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As leaves start to turn yellow, I think of all the beautiful autumn fruit and vegetables that I will find at the market. Mushrooms are among my favourite of these. My cousin tells a story of how she did not like eating mushrooms as a child. Her mother made delicious funghi trifolati (braised mushrooms) and she would eat them only so that if her family died of mushroom poisoning, she would too! She eventually grew to love them (and no-one died because of them).

There is an amazing variety of mushrooms in Italy. I took this photo at the Rialto Market in Venezia one October (northern hemisphere autumn) and there were wonderful finferle, chiodini and porcini for sale. Although these types of mushrooms are not available fresh in Australia, we can easily find wonderfully tasty swiss brown mushrooms, tiny enoki mushrooms, shitake mushrooms, portobello mushrooms as well as your usual button mushrooms and others.

Porcini mushrooms are particularly sought after for their earthy flavour and meaty texture. Italians go mad over them. In Australia you can buy dried porcini and even porcini in a jar with a wooden “mushroom” lid. Italians just love kitsch packaging!

Regular readers may have noted that risotto is my thing. I make it with almost anything. I also make it the no stir method, which is simpler than standing there stirring continuously! Rather than making a mushroom risotto, tonight I decided to make a risotto alla boscaiola (risotto made with ingredients from the forest) – pronounced Bos-kah-ee-oh-la. This includes mushrooms (dried porcini and fresh local mushrooms) as well as Italian pork sausages. This risotto is earthy and flavoursome. I use home made chicken stock to cook the risotto as well as a good slug of wine and the warm water left over from soaking the dried porcini. The textures in this risotto contribute to the overall experience – creamy rice, meaty field mushrooms and tender pork sausage. Match this with a glass of Nebbiolo on an autumn evening, and you will really feel like you have just stepped out of the forest.

Risotto alla boscaiola
Serves 4
2 good quality italian pork sausages
1/2 glass of white wine
extra virgin olive oil
1/2 brown onion, finely diced
400g various mushrooms (I used a mix of swiss brown and large field mushrooms), wiped clean and sliced/diced depending on type of mushroom
25g dried porcini mushrooms
2 cups risotto rice (I use Carnaroli)
4 cups chicken stock
50g unsalted butter at room temperature
75g grated parmigiano cheese
salt (as needed)
1/2 bunch parsley, leaves picked and chopped finely

Remove the sausages from their casings and cook the meat in a pan on low heat for around 10 minutes until well cooked but not crisped. The pork will release fat for the cooking process. In the meanwhile, soak the dried porcini mushrooms in some warm water in a small bowl (they should soak for at least 10 minutes). Remove the cooked pork from the pan and set to one side.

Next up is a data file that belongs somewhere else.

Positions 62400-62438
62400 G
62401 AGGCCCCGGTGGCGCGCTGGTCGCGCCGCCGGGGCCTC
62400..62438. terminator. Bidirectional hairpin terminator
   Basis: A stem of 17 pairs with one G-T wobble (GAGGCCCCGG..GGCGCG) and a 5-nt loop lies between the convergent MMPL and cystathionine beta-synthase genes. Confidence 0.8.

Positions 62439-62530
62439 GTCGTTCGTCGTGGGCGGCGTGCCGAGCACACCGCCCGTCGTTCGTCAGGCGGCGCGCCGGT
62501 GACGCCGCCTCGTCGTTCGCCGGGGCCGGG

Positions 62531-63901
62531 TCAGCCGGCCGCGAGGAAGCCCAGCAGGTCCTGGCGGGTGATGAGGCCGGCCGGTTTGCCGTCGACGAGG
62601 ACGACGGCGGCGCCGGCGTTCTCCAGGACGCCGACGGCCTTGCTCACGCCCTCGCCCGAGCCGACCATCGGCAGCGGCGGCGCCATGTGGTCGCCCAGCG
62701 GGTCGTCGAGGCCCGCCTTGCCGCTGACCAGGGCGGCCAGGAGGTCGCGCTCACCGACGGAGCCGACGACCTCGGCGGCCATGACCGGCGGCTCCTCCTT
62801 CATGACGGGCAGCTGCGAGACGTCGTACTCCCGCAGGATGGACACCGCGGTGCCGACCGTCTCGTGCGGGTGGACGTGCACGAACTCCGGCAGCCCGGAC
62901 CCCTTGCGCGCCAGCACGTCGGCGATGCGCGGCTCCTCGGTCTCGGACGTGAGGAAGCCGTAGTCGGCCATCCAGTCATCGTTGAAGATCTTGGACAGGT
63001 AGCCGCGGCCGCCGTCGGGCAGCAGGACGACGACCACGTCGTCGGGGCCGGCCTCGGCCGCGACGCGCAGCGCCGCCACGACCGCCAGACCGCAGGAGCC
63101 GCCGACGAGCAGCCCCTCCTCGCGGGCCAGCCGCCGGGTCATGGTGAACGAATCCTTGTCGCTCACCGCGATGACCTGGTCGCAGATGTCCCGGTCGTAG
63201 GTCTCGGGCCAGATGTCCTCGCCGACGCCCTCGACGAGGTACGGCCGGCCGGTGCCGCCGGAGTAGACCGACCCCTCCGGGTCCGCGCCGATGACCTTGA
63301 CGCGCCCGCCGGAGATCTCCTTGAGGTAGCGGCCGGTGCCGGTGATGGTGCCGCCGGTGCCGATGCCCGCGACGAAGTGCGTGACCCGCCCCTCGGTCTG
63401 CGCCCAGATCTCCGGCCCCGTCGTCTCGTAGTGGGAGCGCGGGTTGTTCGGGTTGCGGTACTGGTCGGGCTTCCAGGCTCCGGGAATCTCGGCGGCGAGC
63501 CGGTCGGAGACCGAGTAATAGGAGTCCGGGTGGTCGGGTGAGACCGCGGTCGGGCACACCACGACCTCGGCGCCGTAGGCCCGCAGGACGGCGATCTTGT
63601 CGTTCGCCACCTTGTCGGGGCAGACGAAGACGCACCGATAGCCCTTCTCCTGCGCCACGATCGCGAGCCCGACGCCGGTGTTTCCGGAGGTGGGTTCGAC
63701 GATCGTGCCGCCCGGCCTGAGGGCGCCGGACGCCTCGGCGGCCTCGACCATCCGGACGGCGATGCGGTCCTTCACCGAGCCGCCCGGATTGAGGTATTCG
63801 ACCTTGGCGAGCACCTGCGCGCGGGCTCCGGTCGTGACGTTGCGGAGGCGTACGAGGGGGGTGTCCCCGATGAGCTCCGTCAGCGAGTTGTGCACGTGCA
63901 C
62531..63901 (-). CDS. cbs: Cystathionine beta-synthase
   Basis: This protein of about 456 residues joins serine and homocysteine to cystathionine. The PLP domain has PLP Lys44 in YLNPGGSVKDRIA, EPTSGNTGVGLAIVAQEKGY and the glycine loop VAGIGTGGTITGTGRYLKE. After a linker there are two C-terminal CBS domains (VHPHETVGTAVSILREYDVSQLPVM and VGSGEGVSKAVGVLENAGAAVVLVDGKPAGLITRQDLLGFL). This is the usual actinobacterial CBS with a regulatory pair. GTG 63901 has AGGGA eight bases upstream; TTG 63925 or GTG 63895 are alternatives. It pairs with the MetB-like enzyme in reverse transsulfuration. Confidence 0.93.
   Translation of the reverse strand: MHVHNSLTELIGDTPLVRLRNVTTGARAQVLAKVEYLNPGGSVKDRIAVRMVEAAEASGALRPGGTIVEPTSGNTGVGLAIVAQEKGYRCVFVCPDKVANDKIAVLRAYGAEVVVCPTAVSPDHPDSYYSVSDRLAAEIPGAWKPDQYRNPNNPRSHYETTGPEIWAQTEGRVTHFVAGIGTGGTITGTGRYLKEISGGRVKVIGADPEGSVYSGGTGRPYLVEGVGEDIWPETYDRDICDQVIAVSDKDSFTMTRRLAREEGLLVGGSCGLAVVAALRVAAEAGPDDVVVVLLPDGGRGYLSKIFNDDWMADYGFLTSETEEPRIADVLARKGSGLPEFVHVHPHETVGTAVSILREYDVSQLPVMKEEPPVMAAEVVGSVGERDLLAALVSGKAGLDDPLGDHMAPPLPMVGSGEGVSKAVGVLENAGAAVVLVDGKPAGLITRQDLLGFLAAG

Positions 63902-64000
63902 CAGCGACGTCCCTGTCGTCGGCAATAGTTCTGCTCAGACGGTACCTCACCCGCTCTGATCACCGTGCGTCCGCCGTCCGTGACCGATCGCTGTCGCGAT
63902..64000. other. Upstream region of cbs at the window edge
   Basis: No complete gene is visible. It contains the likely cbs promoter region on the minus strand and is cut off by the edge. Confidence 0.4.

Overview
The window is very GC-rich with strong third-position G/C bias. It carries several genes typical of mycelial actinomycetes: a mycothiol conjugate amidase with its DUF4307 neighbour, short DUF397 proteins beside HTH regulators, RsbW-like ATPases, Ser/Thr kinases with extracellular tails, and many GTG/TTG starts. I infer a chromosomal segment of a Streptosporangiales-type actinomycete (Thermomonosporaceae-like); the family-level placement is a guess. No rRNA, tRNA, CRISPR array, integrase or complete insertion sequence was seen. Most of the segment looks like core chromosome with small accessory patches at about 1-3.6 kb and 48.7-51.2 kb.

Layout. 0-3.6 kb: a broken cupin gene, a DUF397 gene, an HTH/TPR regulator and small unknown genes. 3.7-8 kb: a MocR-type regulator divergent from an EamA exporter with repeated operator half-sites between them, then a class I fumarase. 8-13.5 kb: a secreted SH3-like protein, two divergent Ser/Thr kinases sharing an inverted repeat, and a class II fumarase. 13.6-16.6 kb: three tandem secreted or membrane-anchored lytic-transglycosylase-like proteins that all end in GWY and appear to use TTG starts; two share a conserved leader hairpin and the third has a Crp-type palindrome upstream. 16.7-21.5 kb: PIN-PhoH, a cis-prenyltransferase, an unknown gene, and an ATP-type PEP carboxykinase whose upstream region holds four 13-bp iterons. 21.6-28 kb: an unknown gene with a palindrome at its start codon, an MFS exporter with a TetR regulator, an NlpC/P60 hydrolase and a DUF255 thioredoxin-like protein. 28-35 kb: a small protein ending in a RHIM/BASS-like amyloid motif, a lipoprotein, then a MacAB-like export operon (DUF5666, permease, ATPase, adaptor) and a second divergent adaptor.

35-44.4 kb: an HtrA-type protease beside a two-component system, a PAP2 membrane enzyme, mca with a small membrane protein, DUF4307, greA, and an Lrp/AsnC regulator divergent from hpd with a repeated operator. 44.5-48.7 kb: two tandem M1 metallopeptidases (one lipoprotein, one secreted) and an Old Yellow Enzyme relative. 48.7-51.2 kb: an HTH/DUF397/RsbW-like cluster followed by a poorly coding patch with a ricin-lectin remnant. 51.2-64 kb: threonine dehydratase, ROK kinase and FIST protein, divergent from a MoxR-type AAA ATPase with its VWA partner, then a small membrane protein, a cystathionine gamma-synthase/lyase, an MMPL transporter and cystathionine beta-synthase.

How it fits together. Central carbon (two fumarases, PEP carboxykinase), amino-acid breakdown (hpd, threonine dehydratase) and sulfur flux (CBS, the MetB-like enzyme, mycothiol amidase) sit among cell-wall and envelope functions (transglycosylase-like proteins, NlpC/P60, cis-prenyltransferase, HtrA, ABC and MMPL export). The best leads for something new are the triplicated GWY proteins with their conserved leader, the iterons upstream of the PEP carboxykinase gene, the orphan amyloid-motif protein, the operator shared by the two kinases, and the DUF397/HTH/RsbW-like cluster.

In the same pan, add a dash of olive oil to the fat that has been left behind from the pork and saute’ the onions on low to medium heat until soft. Add the chopped mushrooms (I have big meaty pieces of mushroom in my risotto so they are not chopped too finely). Once the mushrooms are warmed through, add the white wine and cook on medium heat and let the wine evaporate. While the mushrooms are cooking, remove the porcini from the bowl in which they have been soaking and cut them into smallish pieces. Keep the soaking liquid to one side.

Once the wine in the pan has reduced, add the porcini plus most of the soaking liquid (discard the liquid at the bottom of the bowl which has sediment). Cover and reduce heat.

Heat the chicken stock to a rolling boil in a small saucepan. While the chicken stock is warming up, place the rice in a large non-stick saucepan. Turn the heat to medium. Once the rice is heated through (but before the grains toast), add the warmed stock. The rice and the stock should be approximately the same temperature so the rice starts cooking immediately. Reduce the heat and cover, allowing the rice to absorb the stock for 10 minutes. In the meantime, add the cooked pork mince to the mushrooms. The mushrooms and pork should slowly simmer as the rice cooks. Add some more white wine if needed as this should remain a bit wet.

After 10 minutes the liquid should have been absorbed by the rice. Remove the lid and give the risotto a really good stir. Add the mushroom and pork mixture and most of the chopped parsley. The rice will need to cook about another 5 minutes to reach the right consistency. Have some boiling water on the side and add it to the rice if it looks like drying out. You will need to stir reasonably frequently at this point. Once the risotto is almost soft (taste it – the grains should be soft on the inside but still maintain their shape), add the butter and stir until melted. Then add the grated parmigiano. Remove from the heat, put the lid on and allow to rest for a few minutes before serving.

Serve with some grated parmigiano and some parsley for garnish. And don’t forget that glass of red wine!

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